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Impact of CAP reform on developing countries

15 April 2013

According to a blog posting by Professor Alan Matthews of Trinity College Dublin on the website CAP Reform.eu, development issues have been less prominent in the current round of CAP discussions than in previous rounds. This is attributed to the fact that “EU agricultural policy now has a much less significant impact compared to other issues and policies affecting food production and food security in developing countries.” The changing global food context, notably “higher world food prices” and “low reserve stocks leading to greater price volatility”, are now of growing concern to developing countries.

Professor Matthews comments that “the current CAP reform deals mainly with the level and structure of decoupled direct payments where the development perspective is not very prominent.” He acknowledges that “although these payments undoubtedly have a production impact, the size of this impact is much less than the impact of trade barriers.”

The article argues that “from a development perspective, the action on the CAP has moved more towards trade policy,” but that, with the ‘Everything But Arms’ agreement and the granting of duty-free, quota-free access to ACP countries that have initialled EPAs, “EU agricultural barriers are no longer relevant” for most ACP and LDC countries. In addition, it is noted that export subsidies are now far less extensively used. For example, in January 2013 it was announced that export subsidies would no longer be provided on poultry meat for destinations beyond North Africa.

It is argued that growing differentiation in trade treatment for developing countries makes it much more difficult to identify a common ‘development’ interest across developing countries. This makes it “impossible to design a CAP that only has positive effects on developing countries”.

This, it is noted, has led critics to focus on “alleged [policy] incoherence arising from agricultural trade flows”. However, the implicit focus on food self-sufficiency policies is held to be “both inconsistent and inefficient” and “would be disastrous for global food security”. It is pointed out that “trade allows millions of farmers everywhere… to enjoy higher incomes and thus greater food security than would otherwise be the case.” However, policies that move beyond simple protectionism are needed to manage the distributional effects of trade.

The article notes that since the EU is “the most important single player in global agricultural trade”, EU policies undoubtedly have an effect on developing countries. However, these effects are diverse and country-specific. For this reason, it is maintained that a system of ongoing monitoring of the external effects of the CAP is required.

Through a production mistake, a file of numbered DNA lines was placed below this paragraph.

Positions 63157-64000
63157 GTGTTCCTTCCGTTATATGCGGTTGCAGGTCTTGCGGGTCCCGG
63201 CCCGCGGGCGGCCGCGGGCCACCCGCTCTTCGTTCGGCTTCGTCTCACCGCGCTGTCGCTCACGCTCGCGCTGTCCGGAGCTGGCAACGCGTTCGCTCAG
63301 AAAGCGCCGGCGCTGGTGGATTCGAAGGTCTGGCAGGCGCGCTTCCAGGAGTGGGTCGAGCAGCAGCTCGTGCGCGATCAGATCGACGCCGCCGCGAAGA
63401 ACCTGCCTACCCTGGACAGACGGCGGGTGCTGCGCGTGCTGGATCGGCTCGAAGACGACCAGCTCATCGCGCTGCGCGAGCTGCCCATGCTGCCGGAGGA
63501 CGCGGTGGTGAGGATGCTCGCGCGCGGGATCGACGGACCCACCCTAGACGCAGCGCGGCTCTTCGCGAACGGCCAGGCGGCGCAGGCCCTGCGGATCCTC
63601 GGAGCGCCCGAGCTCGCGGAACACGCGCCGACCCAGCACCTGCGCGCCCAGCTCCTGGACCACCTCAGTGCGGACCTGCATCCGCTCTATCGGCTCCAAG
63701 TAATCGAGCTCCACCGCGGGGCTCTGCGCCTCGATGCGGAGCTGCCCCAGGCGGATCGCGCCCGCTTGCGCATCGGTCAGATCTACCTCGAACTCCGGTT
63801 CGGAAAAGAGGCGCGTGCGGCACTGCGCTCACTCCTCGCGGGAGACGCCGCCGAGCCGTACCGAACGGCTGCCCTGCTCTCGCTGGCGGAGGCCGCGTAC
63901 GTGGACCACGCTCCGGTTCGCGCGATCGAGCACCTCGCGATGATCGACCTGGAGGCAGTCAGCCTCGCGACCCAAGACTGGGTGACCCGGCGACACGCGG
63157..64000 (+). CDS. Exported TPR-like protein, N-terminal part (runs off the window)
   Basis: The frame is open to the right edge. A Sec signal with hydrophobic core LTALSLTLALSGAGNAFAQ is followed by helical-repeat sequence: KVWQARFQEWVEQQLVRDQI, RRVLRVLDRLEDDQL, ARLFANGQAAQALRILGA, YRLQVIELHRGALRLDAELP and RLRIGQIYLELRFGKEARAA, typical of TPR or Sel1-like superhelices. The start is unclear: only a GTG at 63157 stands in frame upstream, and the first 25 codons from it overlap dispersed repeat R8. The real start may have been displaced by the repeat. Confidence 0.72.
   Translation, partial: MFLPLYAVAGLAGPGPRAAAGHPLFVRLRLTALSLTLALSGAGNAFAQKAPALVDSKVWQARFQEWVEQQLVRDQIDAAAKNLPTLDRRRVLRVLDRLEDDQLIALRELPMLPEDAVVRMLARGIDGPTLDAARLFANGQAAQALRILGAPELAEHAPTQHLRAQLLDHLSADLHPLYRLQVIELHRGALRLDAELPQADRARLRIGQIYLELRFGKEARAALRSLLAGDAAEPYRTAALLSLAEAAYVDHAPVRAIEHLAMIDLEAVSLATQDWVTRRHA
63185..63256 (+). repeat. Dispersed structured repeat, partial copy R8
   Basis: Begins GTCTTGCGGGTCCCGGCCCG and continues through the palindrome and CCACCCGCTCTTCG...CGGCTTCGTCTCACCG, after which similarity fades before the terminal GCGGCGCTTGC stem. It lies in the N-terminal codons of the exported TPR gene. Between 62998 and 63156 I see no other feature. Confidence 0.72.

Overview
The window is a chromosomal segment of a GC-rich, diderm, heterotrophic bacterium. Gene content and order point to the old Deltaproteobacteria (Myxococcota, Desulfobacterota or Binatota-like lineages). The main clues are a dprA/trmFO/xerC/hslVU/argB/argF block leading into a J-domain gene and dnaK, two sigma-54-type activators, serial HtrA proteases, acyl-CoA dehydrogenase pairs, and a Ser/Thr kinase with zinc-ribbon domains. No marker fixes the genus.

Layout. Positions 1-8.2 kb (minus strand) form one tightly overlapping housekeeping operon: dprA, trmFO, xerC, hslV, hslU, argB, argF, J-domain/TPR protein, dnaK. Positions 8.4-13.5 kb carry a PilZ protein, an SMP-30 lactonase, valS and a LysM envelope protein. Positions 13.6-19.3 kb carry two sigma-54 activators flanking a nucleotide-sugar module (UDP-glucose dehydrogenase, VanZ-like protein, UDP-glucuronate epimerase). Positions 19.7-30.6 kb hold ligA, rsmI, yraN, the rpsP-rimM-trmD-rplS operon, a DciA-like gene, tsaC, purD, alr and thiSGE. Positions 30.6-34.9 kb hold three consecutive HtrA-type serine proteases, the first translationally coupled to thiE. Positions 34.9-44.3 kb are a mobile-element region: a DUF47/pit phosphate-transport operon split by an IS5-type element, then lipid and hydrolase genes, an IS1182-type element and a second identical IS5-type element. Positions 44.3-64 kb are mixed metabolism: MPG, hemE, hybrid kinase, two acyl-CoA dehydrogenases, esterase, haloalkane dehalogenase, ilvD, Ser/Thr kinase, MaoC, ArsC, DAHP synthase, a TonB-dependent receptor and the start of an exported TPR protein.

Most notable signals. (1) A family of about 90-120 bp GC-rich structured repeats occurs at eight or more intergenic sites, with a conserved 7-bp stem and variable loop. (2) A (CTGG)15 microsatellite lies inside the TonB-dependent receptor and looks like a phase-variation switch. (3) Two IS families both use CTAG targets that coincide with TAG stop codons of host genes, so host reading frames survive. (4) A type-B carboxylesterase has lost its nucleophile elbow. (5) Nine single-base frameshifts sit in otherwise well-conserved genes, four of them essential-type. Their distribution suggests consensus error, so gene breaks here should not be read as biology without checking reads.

Four options for monitoring are advanced:

  • monitoring mechanism with objectives for process and results enshrined in the legal regulations of the CAP;
  • monitoring mechanism without specific objectives enshrined in legal regulations;
  • more general EU-led monitoring mechanism covering all EU policies likely to affect outcomes in developing countries;
  • monitoring undertaken by secondary stakeholders, building on the EC-convened Advisory Group on International Aspects of the CAP.

Editorial comment

The impact of CAP policy tools varies from country to country, and from sector to sector. The CAP reform process nevertheless has an impact at several levels. One level commonly neglected is the impact on EU corporate strategies. In the sugar sector, reform gave rise to a global expansion of the operations of certain EU sugar companies, and this has transformed the basis of ACP–EU sugar sector relations. A similar process is now under way in the dairy sector, with the prospect of expanded milk volumes in some member states linked to quota abolition, leading to a refocusing of corporate strategies on overseas markets, including in some instances African markets (see Agritrade interview ‘ A Danish perspective on investment in African dairy sector development’, 24 February 2013).

These developments are intimately linked to processes of CAP reform and give rise to new challenges. Internally the EC is developing new policy tools to meet these new challenges. Most notable in this regard are EC policy initiatives to strengthen the functioning of supply chains and mitigate unfair trading practices arising from power imbalances along supply chains (see Agritrade article ‘ Report on improving functioning of food supply chain released’, 11 March 2013). Some of these new policy initiatives are potentially of relevance to the management of ACP–EU agricultural trade relations in the new post-preference era.

Other EU policy tools to deal with price volatility, namely the proposed expanded safety net policy, also potentially carry external implications that need to be monitored on a case-by-case basis.

Taken together, this constitutes a substantial agenda for monitoring the external consequences of the ongoing processes of CAP reform, as the effects work through the real world of trade and investment relationships.


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